This is a rush transcript from "Your World With Neil Cavuto," February 26, 2009. This copy may not be in its final form and may be updated.

NEIL CAVUTO, HOST: So did the president just change his definition of who is rich? It used to be that anyone earning over $250,000 a year fit that category.

But, in his first budget, the president says for his promised health care expansion by cutting deductions for those paying taxes at both the 33 percent and the 35 percent rates. Now, this year, the 33 percent rate starts with couples with taxable income of $208,850.

White House Budget Director Peter Orszag with me right now.

So, Director, maybe you can put this issue to bed. What is it going to be? Where do you start limiting deductions?

PETER ORSZAG, DIRECTOR OF OFFICE OF MANAGEMENT AND BUDGET: I think it is pretty clear that proposal would kick in, in 2011.

In 2011, that threshold should apply at about $250,000. It is perfectly consistent with what the president campaigned on.

CAVUTO: All right. So, the 33 percent rate right now, if it moves to 36 percent — but 33 percent right now is around $208,000, $209,000. What is it going to be at 36 percent in 2011?

ORSZAG: The threshold should be at around $250,000 in income. So, again, this is perfectly consistent with what the president campaigned on.

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ORSZAG: I think there has been confusion about when this proposal would kick in. And it's very clear it would not kick in until 2011.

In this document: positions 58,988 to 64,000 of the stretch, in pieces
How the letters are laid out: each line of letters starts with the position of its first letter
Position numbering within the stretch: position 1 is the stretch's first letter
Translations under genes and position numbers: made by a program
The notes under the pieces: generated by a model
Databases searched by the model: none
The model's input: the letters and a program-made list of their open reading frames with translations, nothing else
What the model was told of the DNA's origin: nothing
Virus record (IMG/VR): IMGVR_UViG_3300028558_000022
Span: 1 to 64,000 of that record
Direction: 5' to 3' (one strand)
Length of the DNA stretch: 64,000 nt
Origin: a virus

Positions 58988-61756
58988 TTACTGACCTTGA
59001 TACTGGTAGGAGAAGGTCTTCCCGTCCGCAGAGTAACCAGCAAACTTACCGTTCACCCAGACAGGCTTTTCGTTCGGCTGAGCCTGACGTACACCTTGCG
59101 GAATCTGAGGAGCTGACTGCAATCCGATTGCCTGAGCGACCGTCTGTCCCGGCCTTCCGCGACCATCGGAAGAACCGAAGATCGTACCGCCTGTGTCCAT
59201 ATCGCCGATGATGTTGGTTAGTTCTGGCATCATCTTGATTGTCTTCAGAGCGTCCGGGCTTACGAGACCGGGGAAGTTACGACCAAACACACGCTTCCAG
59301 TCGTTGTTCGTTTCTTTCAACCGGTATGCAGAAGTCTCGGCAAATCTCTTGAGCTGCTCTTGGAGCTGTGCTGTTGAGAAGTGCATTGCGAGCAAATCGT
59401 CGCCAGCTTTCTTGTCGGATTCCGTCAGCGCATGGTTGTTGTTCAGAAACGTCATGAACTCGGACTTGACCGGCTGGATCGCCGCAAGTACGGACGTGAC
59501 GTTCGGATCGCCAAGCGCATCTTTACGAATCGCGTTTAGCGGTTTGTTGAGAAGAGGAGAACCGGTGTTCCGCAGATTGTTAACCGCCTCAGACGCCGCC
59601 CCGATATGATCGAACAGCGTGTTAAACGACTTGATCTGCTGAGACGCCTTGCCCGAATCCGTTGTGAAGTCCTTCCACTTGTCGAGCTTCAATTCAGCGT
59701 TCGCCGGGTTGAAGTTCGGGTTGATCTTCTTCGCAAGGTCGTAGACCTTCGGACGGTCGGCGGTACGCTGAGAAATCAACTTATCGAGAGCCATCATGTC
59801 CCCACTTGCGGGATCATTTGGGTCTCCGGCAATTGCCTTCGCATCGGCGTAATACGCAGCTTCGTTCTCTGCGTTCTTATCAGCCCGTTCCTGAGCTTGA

CAVUTO: Then, Director, I am confused, then, because, right now, 33 percent, to start, is at $208,000, $209,000. You're saying, when it's up to...


ORSZAG: That goes up — that goes...

CAVUTO: Go ahead.

ORSZAG: That goes up over time. Under the existing tax code..


CAVUTO: OK. So, understood, so that, in 2011, it will be around $250,000?

ORSZAG: Something like that, approximately in that range, yes.


So, can you tell me now that there will not be a deduction cut for anyone making less than $250,000?

ORSZAG: That is correct. That is the way that this proposal is structured, again, kicking in, in 2011 and thereafter.

CAVUTO: OK, so nothing kicks in, in 2010?

ORSZAG: That is correct.

CAVUTO: OK. So, I'm going to be...


ORSZAG: I think folks need to actually look at the budget document, where this is clearly laid out, but I'm happy to explain it, also.

CAVUTO: Actually, I did look at the budget document, and it is not clearly laid out.

But let me ask you this. Since you're the brain here, you are now swearing to me on a stack of White House bibles that no one is going to see their taxes increased if they make under $250,000, right?

ORSZAG: Again, let me just be clear. This proposal only affects the top 5 percent of taxpayers. It kicks in after 2011. And it is targeted at — or it applies to those earning $250,000, a quarter-million dollars, a year, or more.